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The Third Lausanne Congress on World Evangelization is currently happening in Cape Town (16-25 Oct 2010). Our man on the spot, Iwan Russell Jones, is blogging for us from inside the congress with news and comment. Check back here each day for new posts.

Lausanne is held in collaboration with the World Evangelical Alliance. The 2010 congress has brought together some 4,000 leaders from 198 countries for dialogue and action on the critical issues of today, including world faiths, poverty, HIV/AIDS and persecution.

Lausanne is also running a virtual congress with video clips and other resources. There's also a Twitter feed and Facebook page.

 
Photo of the people groups paper
Unreached people groups

Posted by Iwan Russell Jones on 23 October 2010, 11:45

FRIDAY 22 OCTOBER – It wasn’t a good day for me in the main hall. In the plenary session following the Bible Study, Paul Eshleman, Vice President of Campus Crusade, spoke on ‘Discerning the will of Christ for 21st century world evangelization’. He began by suggesting that ‘we could see the fulfilment of the Great Commission [of Christ to make disciples of all nations] in our lifetime.’

What he meant by this is that soon, every people group in the world may well have been reached with the gospel and will have believers in their midst. This, for him, constitutes the completion of the church’s work. So he posed to us what he believes to be the decisive question: ‘Where is the church not? and what are we going to do about it?’

In the full expectation that we would all sign up to make one last big evangelistic effort, he gave us each a booklet containing what he claimed was the finest research into the ‘unreached people groups’. It listed 632 peoples from around the world who have no Christian church in their midst.

But it soon became apparent, even from the responses on my table alone, that the research wasn’t quite as advertised. Two people found major mistakes in the ‘facts’ presented about such groups in Asian countries. Then I looked up the listings for the UK and discovered that it was credited with five such groups, among them ‘Russian’, ‘Ukrainian’ and Romany. I’m sure that this will come as something of a surprise to the Orthodox, Catholic and Traveller Churches that serve them. If this is the best research on ‘Unreached People Groups’, I’d hate to see the worst.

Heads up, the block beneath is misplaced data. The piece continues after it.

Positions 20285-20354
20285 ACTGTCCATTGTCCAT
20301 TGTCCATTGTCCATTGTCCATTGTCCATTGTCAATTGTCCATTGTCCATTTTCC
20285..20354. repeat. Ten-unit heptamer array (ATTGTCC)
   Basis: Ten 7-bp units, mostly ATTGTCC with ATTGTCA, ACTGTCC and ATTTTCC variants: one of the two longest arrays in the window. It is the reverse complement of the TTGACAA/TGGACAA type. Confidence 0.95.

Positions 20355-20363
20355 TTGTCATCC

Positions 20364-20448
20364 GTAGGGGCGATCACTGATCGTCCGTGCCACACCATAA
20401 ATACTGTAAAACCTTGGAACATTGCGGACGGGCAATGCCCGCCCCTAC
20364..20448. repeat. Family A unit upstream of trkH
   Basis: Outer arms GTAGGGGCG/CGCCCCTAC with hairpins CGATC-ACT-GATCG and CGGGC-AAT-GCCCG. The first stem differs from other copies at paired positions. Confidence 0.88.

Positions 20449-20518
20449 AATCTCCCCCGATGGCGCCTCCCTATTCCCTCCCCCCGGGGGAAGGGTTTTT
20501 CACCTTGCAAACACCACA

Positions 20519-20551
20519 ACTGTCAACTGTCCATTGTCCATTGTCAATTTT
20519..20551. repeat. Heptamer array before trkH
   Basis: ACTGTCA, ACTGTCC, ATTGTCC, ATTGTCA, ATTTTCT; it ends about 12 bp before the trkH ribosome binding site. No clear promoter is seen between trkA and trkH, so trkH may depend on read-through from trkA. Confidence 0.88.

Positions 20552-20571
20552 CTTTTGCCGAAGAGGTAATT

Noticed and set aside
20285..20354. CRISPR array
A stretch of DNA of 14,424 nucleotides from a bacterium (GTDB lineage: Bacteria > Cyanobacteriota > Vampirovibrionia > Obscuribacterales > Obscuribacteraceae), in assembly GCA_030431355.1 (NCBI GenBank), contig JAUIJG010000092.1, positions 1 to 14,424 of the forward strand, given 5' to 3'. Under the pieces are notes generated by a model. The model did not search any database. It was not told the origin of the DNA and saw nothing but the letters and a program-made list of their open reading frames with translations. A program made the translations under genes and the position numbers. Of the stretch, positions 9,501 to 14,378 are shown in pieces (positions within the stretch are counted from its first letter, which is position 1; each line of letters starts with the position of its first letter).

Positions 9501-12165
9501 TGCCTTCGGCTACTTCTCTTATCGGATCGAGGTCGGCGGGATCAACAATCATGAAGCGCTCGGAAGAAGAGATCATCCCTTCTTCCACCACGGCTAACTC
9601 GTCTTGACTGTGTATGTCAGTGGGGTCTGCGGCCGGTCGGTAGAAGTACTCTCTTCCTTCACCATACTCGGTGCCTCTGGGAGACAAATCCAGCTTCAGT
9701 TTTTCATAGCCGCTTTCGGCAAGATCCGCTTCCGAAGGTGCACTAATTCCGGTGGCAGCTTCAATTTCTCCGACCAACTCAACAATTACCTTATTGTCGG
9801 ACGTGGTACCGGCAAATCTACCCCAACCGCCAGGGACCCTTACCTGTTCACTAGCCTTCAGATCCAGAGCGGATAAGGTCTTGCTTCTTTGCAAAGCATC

The whole approach strikes me as deeply questionable. It’s based on an eschatology which suggests that once the gospel has reached these remaining peoples in some form or another, God’s hand will be forced and Christ will return. Making that final push is a way of short-circuiting history.

But who are the unreached peoples of the earth? Can we safely say that the inhabitants of Paris or London, or New York or Cardiff have been ‘reached’? Does the mere fact that they have the Bible in their language, and churches and Christian workers in their midst, mean that they’ve ever had a meaningful encounter with the good news of Jesus Christ? I don’t think so.

Comments

Thanks for your post and your concerns. My name is Justin Long; I’m a missionary researcher and have been so for 15 years. I really like Paul; he’s a great brother. It is true that his passion is driven in part by eschatology—but also for his heart for unreached peoples.

I’ve tackled the eschatological issues in part in an article. To be reached, however, requires a bit more than just the Bible or churches or workers in their midst.

The missiological definition of reachedness is a church capable of completing and sustaining the work of evangelizing and discipling the entirety of a people group without cross-cultural assistance. In other words, a church body (not just one congregation) strong enough to be able to finish the task on its own, not needing any missionaries.

And the list Paul has is more of a ‘task list’ than a defined list of people groups. It is a bit problematic, because it is a merge of several lists. Missionary researchers have more defined and developed comprehensive lists, the most public of which is at Joshua Project.

Justin Long, Sun 24 Oct, 03:18


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Iwan Russell-Jones is a TV producer based in Cardiff.
   
 
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